Canada’s federal Lobbying Act is focussed on the lobbyist rather than the lobbied. However, the lobbied can play an important role in contributing to a culture of compliance. Given lobbying rules focus on the lobbyists, the lobbied do not have a strong incentive to learn about lobbying regulations. Furthermore, training from the Commissioner of Lobbying’s office is not mandatory. Thus, it is expected that a knowledge gap on the Lobbying Act exists. A survey sent to ministerial Chiefs of Staff revealed such a knowledge gap – although factors like experience as a lobbyist have a positive correlation to knowledge of lobbying regulations. This gap is concerning and speaks to challenges with training in the unique context of the Hill.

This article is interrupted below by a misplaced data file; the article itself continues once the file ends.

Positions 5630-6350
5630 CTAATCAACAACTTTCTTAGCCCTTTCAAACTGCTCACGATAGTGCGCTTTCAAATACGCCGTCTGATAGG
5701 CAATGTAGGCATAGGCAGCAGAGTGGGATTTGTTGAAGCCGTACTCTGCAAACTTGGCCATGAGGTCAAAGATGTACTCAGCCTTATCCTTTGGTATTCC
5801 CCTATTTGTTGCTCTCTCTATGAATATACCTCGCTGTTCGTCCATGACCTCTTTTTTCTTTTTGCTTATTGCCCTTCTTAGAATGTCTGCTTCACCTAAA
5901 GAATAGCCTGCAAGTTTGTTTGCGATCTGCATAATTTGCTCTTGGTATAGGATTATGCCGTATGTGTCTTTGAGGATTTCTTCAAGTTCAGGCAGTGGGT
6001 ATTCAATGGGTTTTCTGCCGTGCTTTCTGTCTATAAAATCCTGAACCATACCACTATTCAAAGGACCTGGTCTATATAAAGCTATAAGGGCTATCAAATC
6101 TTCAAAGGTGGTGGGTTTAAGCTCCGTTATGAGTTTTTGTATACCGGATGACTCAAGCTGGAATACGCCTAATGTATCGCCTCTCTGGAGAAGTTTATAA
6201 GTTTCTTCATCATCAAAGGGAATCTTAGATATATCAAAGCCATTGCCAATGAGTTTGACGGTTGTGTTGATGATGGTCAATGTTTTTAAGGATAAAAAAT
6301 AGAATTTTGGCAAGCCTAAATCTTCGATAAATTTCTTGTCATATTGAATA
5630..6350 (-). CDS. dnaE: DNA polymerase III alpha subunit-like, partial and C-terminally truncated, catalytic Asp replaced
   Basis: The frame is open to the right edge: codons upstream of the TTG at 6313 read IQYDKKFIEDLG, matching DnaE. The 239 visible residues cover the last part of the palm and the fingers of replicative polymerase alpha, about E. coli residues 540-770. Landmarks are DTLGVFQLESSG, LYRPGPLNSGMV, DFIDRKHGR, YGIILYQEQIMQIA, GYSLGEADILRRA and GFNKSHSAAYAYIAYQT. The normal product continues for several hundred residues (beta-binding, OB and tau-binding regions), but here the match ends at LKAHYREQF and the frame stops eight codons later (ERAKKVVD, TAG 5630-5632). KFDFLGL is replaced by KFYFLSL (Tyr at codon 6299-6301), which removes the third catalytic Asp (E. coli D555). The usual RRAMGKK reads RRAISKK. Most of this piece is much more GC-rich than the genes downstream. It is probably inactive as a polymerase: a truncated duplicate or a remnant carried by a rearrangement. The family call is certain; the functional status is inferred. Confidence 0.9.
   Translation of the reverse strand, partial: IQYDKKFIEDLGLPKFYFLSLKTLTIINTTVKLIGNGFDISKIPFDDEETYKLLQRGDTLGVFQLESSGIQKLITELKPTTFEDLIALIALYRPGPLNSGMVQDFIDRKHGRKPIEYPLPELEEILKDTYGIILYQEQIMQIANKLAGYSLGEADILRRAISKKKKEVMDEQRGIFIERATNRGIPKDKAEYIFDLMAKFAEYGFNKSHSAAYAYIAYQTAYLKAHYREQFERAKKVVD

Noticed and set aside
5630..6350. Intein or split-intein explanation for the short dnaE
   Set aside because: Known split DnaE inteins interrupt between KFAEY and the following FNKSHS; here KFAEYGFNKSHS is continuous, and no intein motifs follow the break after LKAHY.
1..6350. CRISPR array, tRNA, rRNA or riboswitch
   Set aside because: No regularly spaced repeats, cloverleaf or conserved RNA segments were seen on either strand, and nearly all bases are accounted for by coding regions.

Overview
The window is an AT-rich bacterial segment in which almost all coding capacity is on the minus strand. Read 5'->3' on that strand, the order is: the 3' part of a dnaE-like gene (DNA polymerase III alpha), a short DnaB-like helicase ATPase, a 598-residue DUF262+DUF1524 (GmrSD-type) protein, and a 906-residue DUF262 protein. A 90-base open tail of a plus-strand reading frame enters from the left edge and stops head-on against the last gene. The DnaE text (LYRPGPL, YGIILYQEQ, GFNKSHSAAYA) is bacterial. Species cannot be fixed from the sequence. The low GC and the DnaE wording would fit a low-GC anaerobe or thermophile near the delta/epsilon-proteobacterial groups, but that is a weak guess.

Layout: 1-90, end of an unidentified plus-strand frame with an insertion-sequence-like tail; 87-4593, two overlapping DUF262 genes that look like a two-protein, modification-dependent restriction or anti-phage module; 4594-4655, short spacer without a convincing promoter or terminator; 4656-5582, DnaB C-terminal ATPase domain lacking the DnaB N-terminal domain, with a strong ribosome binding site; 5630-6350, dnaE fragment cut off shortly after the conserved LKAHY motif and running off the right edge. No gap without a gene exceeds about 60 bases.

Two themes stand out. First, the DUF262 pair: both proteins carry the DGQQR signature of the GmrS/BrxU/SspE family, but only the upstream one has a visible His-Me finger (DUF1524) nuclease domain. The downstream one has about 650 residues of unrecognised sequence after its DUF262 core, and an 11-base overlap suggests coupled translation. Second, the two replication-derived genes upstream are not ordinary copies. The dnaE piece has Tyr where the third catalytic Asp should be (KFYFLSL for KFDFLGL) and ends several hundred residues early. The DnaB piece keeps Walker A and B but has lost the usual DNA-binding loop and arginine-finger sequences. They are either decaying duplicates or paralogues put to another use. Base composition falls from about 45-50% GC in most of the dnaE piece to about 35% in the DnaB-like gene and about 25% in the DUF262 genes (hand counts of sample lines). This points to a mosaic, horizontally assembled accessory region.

Contrary to its negative public perception, lobbying is a legitimate and regulated channel through which organizations and individuals influence policy in a Parliamentary democracy. It requires two parties: the lobbyist who is asking for something and the public office holder who is being asked. Parliament created lobbying regulations which focus almost exclusively on the former. Although the public office holder being lobbied is an integral party to the act of lobbying, there is very little research on the participation of the lobbied in the Canadian federal context. A study of one such category of public office holders, chiefs of staff in Ministers’ offices, demonstrates some of the challenges with regulating lobbying in a Parliamentary democracy and areas where further research is essential.